The rate of poverty is rising among African immigrants in the Portland metro region. That’s according to a report from the Coalition of Communities of Color and Portland State University, which details changing demographics in the African community.
According to the report, Africans in the Portland metro area come from 28 countries, with the largest numbers coming from Somalia, Egypt and Sierra Leone.
It also shows that more than half the African immigrants in the region live in poverty – and that two-thirds of the children in these communities are living in poverty.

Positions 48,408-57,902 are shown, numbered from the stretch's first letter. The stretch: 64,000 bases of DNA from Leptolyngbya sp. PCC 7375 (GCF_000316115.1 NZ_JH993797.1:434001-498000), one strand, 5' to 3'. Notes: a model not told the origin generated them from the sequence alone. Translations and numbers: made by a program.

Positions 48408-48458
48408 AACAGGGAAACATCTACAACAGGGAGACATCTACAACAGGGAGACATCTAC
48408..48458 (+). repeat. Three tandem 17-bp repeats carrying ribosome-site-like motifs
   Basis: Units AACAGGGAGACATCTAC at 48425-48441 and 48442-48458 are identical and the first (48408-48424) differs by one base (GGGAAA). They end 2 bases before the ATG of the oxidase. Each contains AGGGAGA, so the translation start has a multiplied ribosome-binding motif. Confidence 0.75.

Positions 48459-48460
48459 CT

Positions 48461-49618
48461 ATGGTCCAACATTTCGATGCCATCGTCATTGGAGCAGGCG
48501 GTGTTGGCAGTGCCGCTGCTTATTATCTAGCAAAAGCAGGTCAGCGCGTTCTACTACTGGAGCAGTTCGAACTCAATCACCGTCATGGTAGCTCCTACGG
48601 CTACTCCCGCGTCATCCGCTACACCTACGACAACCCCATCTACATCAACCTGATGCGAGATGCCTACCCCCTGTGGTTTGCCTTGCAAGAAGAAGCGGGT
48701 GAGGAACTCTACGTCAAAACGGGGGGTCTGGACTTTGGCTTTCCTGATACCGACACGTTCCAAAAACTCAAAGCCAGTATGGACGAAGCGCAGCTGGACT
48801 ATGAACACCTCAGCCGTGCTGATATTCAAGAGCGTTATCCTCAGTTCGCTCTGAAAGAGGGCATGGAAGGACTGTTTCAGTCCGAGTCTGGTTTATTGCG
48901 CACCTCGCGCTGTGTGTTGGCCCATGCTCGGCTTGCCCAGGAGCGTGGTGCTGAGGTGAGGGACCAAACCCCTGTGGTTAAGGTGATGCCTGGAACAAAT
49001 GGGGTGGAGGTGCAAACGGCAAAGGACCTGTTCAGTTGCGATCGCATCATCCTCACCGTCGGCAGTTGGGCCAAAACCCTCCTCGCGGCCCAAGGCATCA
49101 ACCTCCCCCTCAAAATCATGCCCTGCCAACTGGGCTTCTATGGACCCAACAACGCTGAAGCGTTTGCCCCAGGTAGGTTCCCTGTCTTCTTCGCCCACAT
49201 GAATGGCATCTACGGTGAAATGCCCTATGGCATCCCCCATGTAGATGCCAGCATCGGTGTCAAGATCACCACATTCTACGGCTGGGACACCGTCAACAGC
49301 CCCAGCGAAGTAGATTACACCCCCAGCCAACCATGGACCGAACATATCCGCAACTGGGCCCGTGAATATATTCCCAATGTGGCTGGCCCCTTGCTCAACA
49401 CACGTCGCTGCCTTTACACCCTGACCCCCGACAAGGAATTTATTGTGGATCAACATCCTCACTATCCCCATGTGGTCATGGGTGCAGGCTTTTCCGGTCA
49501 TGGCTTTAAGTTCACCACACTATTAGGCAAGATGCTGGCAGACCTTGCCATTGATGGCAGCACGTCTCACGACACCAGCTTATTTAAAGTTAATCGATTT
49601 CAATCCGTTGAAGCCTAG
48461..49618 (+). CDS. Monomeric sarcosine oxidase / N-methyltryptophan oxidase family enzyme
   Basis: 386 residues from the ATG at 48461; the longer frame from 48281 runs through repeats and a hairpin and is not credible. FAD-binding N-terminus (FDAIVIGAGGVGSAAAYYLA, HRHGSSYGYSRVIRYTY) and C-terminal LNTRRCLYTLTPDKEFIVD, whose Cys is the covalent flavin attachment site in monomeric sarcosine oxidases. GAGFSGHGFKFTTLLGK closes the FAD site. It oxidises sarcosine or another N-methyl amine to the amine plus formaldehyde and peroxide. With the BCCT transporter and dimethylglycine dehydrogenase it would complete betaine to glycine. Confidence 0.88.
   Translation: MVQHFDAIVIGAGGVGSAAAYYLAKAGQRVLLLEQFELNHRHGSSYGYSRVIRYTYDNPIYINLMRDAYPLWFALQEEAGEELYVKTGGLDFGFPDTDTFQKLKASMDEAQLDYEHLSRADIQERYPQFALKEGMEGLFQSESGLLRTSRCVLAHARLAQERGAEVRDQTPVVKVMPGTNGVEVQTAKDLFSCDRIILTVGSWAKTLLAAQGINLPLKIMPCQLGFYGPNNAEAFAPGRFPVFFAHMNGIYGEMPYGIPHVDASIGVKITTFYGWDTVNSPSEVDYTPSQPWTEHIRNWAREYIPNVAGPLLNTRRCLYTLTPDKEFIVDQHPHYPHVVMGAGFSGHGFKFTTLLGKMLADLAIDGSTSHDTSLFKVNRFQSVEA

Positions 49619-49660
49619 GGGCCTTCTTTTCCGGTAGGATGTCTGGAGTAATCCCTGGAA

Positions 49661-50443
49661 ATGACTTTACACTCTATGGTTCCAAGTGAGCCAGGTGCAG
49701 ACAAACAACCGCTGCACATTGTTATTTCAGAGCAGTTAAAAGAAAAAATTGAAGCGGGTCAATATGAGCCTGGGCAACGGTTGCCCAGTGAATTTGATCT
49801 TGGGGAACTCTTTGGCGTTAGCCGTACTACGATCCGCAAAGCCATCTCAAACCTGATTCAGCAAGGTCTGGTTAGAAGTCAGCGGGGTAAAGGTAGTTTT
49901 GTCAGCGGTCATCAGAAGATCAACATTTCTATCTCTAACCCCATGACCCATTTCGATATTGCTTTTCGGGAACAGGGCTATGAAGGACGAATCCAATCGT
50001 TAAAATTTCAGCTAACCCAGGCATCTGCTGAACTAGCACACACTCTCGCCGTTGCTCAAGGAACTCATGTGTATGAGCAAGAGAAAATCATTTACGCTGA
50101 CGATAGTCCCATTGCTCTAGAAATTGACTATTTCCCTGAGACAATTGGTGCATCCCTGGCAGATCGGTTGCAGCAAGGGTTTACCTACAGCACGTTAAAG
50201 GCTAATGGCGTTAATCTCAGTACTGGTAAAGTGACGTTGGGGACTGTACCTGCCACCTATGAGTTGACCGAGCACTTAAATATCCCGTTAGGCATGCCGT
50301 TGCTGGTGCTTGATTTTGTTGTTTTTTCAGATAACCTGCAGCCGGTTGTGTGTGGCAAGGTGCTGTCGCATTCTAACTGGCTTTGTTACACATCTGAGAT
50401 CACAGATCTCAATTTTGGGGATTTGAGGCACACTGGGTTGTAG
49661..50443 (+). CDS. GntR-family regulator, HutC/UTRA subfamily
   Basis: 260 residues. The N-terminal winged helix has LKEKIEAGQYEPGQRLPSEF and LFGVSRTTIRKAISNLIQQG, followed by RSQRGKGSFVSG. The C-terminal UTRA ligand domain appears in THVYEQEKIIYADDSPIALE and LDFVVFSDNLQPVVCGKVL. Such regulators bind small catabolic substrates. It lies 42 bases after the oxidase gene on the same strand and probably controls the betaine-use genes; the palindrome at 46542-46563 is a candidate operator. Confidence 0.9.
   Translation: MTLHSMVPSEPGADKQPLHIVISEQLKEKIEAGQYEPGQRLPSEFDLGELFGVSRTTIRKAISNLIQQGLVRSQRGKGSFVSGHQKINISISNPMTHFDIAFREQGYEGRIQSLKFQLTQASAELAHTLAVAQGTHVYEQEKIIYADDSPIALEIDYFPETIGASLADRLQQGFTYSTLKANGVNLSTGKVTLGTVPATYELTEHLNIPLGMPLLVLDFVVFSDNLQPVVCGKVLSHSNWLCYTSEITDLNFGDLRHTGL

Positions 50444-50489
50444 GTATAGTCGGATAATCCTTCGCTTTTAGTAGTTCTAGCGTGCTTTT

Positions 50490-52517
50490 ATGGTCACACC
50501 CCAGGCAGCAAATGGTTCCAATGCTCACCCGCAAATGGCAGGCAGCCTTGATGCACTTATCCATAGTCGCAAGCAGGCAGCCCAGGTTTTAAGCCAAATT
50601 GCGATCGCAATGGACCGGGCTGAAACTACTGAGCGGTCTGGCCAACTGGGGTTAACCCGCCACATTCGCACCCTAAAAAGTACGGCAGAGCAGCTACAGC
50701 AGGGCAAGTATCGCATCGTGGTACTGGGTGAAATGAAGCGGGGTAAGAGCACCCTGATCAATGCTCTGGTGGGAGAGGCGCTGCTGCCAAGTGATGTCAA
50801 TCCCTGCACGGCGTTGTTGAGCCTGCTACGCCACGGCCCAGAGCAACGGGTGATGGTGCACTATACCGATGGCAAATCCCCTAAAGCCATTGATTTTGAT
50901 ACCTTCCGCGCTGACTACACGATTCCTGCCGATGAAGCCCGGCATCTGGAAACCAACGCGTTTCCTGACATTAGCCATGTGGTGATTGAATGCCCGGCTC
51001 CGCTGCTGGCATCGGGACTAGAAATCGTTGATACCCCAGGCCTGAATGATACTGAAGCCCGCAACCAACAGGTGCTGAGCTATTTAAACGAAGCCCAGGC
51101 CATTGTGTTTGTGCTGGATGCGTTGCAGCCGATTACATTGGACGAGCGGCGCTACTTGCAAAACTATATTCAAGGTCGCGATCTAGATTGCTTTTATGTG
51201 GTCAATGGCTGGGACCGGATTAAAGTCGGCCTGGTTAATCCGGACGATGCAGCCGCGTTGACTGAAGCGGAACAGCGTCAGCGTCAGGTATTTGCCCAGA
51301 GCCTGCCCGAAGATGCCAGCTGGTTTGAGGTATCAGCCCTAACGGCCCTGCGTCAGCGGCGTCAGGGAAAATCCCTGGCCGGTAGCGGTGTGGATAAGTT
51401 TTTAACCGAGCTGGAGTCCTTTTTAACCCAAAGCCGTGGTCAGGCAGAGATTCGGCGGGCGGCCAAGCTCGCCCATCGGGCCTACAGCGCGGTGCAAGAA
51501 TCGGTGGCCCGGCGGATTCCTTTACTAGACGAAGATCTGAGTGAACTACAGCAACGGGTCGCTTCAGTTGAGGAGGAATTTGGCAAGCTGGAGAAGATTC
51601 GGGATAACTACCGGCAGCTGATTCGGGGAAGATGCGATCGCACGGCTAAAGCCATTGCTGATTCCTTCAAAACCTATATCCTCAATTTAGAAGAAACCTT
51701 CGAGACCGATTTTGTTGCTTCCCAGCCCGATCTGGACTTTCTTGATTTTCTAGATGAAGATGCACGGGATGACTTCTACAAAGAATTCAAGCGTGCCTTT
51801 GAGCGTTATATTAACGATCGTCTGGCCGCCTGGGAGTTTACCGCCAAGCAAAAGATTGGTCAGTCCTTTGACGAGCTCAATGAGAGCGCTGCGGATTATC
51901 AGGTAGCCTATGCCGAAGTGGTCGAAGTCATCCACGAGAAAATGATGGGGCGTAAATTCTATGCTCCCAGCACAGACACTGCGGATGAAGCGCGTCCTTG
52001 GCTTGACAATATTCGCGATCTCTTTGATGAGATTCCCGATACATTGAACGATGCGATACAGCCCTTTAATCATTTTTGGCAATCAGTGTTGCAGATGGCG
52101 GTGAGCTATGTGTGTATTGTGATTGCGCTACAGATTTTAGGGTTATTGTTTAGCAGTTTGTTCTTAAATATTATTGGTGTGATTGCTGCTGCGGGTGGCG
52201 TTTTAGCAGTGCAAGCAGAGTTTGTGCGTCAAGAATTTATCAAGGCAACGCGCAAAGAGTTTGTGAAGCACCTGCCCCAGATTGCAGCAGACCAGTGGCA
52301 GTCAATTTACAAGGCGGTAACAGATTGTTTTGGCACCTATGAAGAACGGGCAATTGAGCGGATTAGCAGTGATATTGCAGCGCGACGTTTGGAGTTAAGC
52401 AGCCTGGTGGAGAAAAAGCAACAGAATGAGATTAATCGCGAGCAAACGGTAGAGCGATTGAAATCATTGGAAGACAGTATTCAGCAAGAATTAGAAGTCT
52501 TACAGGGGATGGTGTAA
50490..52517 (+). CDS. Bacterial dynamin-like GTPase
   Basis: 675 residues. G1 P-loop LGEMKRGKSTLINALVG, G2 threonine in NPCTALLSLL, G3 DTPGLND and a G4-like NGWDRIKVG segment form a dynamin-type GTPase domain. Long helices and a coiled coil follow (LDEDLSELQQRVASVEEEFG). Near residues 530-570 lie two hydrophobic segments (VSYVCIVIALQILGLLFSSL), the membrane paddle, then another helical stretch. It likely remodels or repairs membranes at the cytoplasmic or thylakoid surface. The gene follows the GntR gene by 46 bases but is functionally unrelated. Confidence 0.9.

At the Portland City Council meeting Wednesday afternoon, PSU researcher Ann Curry Stevens described a highly educated community suffering from high unemployment and a lack of health insurance. Curry said more than 40 percent of African children are not meeting educational benchmarks.
Koffi Dessou is a board member of Africa House, part of the Immigrant and Refugee Community Organization.
“The well-being of African immigrant and refugee populations is at stake,” Dessou said.
Dessou told the Portland City Council that the city should work with African immigrants to find culturally-specific solutions to problems their families face.
Mayor Charlie Hales and Commissioner Steve Novick both expressed interest in finding a way to recognize academic and professional credentials so that Africans can get jobs that fit their degrees.